Category Archives: Philosophy

Questions for Judge Gorsuch, by Andrew P. Napolitano

This is a thoughtful and interesting article about judicial philosophy. From Andrew P. Napolitano at lewrockwell.com:

I have spent this past week watching the Senate Judiciary Committee interrogating U.S. Circuit Judge Neil Gorsuch. Judge Gorsuch is President Donald Trump’s nominee to fill the vacancy on the U.S. Supreme Court. The vacancy was created by the death of Justice Antonin Scalia more than 13 months ago. The Supreme Court is currently generally divided between four liberals and four conservatives. As a justice, Gorsuch would probably break many ideological ties.

During the hearings, Republican senators are doing their best to associate Judge Gorsuch with the popular-in-death Justice Scalia, and Democratic senators are doing their best to try to pin down Gorsuch by making him commit publicly to positions on hot-button issues, such as abortion, gun rights and the use of unrestricted money in political campaigns. Gorsuch has accepted the Republican sobriquets and declined to answer Democratic inquiries with specificity. So, are the hearings of any real value?

Here is the back story.

Prior to the partisan efforts to block the nominations of the late Judge Robert Bork and now-Justice Clarence Thomas to the Supreme Court, the Senate’s “advice and consent” role was mainly limited to a cursory examination of a nominee’s qualifications for office. The Bork hearings succeeded in derailing his nomination by portraying his philosophical views as outside the mainstream of legal thought. The Thomas hearings, which failed to block the nomination, centered on the nominee’s alleged personal shortcomings, which were directly challenged and mainly refuted.

My point here is that since these two hearings in 1987 and 1991, the Senate Judiciary Committee has felt unleashed to probe and prod into any area it sees fit, and the nominees have become unleashed to answer only the questions that they think will advance their nominations.

To continue reading: Questions for Judge Gorsuch

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She Said That? 3/14/17

From Edith Wharton (1862–1937), Pulitzer Prize-winning American novelist, short story writer, and designer The House of Mirth (1905):

Why do we call all our generous ideas illusions, and the mean ones truths?

He Said That? 3/8/17

From C.S. Lewis (1898-1963) British novelist, poet, academic, medievalist, literary critic, essayist, lay theologian, broadcaster, lecturer, and Christian apologist, The Weight of Glory (1949):

We live, in fact, in a world starved for solitude, silence, and private: and therefore starved for meditation and true friendship.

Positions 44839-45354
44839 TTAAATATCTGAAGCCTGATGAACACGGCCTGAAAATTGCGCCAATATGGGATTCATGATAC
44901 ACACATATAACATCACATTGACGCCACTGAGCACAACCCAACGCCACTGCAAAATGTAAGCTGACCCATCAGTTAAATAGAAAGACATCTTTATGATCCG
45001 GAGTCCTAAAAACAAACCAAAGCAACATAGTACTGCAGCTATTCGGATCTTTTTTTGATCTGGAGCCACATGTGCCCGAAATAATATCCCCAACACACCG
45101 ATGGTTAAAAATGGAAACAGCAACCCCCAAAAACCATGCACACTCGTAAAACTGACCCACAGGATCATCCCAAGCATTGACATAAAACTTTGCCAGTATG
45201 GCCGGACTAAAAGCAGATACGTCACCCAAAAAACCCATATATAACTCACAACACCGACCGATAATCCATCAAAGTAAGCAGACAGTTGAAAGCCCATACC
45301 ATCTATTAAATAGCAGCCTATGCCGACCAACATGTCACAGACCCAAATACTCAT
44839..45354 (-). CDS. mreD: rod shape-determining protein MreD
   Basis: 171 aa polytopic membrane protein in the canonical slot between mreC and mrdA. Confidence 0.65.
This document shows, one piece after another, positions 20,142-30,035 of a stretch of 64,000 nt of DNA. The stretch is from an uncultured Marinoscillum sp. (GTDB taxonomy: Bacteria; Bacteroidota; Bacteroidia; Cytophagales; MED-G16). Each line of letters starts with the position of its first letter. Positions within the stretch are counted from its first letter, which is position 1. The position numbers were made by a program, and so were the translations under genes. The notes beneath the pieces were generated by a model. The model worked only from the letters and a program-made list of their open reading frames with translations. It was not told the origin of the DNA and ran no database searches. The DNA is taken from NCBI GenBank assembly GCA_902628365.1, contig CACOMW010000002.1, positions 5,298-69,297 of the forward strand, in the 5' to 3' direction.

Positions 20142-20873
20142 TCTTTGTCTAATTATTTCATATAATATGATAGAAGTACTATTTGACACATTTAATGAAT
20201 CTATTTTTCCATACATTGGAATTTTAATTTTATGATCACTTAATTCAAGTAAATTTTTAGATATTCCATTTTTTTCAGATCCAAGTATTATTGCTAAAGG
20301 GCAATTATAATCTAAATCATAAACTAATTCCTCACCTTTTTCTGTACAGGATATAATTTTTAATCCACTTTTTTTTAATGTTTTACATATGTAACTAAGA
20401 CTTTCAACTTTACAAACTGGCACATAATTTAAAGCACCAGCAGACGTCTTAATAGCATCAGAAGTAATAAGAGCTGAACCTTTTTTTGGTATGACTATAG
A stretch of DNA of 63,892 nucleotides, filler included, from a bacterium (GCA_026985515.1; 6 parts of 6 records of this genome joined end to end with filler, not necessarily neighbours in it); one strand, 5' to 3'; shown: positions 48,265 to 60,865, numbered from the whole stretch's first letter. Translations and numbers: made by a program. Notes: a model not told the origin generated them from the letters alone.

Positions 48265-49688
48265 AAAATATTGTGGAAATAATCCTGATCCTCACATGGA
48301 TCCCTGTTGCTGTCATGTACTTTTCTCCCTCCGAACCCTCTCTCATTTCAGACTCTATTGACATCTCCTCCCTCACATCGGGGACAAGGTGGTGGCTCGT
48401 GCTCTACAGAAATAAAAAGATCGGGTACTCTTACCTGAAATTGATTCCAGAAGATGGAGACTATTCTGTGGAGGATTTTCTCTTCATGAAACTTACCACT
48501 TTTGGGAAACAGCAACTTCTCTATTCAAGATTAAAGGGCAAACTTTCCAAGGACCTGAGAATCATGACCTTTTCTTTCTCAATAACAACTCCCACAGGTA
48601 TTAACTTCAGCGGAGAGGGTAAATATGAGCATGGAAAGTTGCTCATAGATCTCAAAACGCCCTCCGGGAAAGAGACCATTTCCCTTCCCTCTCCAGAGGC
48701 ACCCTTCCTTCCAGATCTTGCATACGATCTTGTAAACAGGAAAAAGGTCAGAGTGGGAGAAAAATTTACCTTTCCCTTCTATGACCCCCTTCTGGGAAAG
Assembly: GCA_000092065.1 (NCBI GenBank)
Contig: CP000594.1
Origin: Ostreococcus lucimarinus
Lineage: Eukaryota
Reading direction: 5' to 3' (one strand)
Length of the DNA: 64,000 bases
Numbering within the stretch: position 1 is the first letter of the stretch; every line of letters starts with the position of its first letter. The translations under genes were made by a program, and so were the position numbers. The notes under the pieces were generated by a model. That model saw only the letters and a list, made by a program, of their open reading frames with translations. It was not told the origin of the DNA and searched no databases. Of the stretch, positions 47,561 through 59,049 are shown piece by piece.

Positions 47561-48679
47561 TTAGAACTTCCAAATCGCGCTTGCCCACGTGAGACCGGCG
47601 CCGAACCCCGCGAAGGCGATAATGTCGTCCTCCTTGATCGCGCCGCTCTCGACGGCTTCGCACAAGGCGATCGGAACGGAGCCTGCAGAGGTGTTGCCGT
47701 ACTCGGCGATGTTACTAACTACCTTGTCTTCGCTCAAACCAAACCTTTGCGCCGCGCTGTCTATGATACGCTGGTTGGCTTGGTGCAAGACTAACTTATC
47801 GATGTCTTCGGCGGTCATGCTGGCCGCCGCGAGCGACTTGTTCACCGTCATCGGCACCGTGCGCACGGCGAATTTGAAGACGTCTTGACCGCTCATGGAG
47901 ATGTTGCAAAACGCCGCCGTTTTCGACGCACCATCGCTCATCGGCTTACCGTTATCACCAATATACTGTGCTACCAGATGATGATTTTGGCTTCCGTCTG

Is Secession a Solution to Cultural War? by Patrick J. Buchanan

Don’t let the title fool you. Patrick Buchanan comments favorably on devolution, moving some things the federal government handles now down to the states, but aside from mentioning the California secession movement, he doesn’t really advocate for it. Brexit and Trump are on the front end of a tidal wave of what will be not just devolution, but secession, if the decentralizing impulse can be so contained, or revolution, if it can’t. From Buchanan a buchanan.org:

As the culture war is about irreconcilable beliefs about God and man, right and wrong, good and evil, and is at root a religious war, it will be with us so long as men are free to act on their beliefs.

Yet, given the divisions among us, deeper and wider than ever, it is an open question as to how, and how long, we will endure as one people.

After World War II, our judicial dictatorship began a purge of public manifestations of the “Christian nation” that Harry Truman said we were.

In 2009, Barack Obama retorted, “We do not consider ourselves to be a Christian nation.” Secularism had been enthroned as our established religion, with only the most feeble of protests.

One can only imagine how Iranians or Afghans would deal with unelected judges moving to de-Islamicize their nations. Heads would roll, literally.

Which bring us to the first culture war skirmish of the Trump era.

Taking sides with Attorney General Jeff Sessions against Education Secretary Betsy DeVos, the president rescinded the Obama directive that gave transgender students the right to use the bathroom of their choice in public schools. President Donald Trump sent the issue back to the states and locales to decide.

While treated by the media and left as the civil rights cause of our era, the “bathroom debate” calls to mind Marx’s observation, “History repeats itself, first as tragedy, second as farce.”